In September 2021, global food prices have soared 33% in relation to the same period of the previous year, as revealed by the monthly food price index of the United Nations Food Organization (FAO, for its acronym in English), which also indicates that global prices are They have increased by 3% since last July, reaching levels that had not been seen since 2011.
The food price index It is designed to reflect the combined effect of price changes on a range of food products including, but not limited to, vegetable oils, grains, meat and sugar, and to compare them on a monthly basis. It converts real prices to an index, relative to the average of the price levels between the years 2002 and 2004. It is a standardized source to monitor food prices (denominated as nominal prices, that is, they are not adjusted to inflation).
Inflation causes a rise in prices that is not proportional to wages and income
While nominal prices indicate the monetary cost of purchasing food in the market, prices adjusted for inflation (what economists call real prices) are much more important for food security, that is, for how easy it is for people to access adequate food. The prices of all goods and services tend to rise faster than average incomes (although not always). Inflation not only implies that buyers have to pay more per feed unit (because its nominal price has increased), but also that proportionally they have less money to spend in food products, since it also produces an increase in the prices of everything else, with the exception of their wages and other income.
In August, I analyzed the FAO Inflation-Adjusted Food Price Index and found that global real prices were actually Taller than they were in 2011, when food price riots contributed to the overthrow of the governments of Libya and Egypt.
Based on actual prices today, it is more difficult to buy food on the international market than it has ever been since the United Nations (UN) began taking records in 1961. The only two exceptions are the years 1974 and 1975. Those two peaks in food prices occurred at the same time as the oil price spike that took place in 1973, which drove inflation in many sectors of the United States. the global economy, including food production and distribution.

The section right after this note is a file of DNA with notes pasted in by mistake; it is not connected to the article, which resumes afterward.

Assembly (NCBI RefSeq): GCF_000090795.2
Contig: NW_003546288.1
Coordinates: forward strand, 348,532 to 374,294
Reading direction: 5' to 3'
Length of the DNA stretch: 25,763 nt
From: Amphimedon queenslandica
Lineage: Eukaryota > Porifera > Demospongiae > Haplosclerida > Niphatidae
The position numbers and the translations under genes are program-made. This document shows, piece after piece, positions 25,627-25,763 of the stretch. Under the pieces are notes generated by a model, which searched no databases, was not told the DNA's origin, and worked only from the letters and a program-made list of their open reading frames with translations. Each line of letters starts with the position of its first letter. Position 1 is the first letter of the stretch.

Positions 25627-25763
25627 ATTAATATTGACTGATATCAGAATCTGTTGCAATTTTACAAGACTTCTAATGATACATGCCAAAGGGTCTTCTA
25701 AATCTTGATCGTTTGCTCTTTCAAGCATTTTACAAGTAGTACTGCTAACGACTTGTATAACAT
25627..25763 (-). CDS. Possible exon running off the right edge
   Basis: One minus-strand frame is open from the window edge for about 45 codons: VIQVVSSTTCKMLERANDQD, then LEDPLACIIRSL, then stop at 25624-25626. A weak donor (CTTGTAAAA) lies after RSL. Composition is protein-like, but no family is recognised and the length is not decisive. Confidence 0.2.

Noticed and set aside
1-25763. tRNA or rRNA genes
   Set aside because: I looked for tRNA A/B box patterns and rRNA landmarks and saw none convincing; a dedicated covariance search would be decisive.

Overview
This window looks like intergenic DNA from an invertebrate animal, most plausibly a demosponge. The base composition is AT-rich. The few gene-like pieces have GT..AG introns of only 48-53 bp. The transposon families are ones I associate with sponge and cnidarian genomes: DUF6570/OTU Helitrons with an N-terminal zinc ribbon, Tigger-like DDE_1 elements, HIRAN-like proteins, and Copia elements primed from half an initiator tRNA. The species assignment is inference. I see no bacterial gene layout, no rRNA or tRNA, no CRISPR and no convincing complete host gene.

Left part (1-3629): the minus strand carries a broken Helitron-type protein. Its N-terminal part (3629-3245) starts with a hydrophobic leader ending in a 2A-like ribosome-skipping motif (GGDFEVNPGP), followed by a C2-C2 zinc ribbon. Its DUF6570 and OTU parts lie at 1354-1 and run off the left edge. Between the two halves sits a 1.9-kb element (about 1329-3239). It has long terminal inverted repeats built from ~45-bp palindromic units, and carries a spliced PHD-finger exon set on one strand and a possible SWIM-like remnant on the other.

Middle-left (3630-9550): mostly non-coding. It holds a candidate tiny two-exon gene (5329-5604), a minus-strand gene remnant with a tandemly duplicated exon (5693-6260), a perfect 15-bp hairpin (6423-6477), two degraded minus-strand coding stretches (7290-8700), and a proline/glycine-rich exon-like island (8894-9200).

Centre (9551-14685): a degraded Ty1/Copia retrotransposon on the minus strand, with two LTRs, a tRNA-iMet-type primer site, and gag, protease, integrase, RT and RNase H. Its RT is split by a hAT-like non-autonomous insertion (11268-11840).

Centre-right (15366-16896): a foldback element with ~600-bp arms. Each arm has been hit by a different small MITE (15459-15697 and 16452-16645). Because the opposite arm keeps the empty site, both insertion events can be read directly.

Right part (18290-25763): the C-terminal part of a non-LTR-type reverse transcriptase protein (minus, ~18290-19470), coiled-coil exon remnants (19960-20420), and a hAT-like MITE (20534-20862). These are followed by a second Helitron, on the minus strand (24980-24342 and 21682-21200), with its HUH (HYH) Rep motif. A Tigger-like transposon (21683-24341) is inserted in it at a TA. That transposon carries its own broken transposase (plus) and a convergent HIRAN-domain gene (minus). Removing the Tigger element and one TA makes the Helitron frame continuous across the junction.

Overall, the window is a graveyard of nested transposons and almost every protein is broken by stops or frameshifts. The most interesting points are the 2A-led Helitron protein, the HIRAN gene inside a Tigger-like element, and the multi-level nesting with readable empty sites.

So what is currently driving food prices to historic levels?
Oil prices, bad weather and COVID-19
The factors that drive food price averages internationally are always complex. The prices of the different products rise and fall as a function of global factors, as well as variables specific to each product and each region.
For example, the increase in the price of oil that began in April 2020 has influenced the prices of all products included in the FAO index, increasing production and transport costs. The lack of manpower As a result of the COVID pandemic, the availability of workers to grow, harvest, process and distribute food has reduced, which is another cause of the rise in product prices globally.
In truth, the real price has been increasing since 2000, reversing the previous trend of constant decline that had been taking place since the 1960s. Despite global efforts (which have responded in part to the goals set by both the UN Millennium Development Goals and the consequent Sustainable Development Goals to reduce hunger), this rise in the price of food has made it less and less accessible.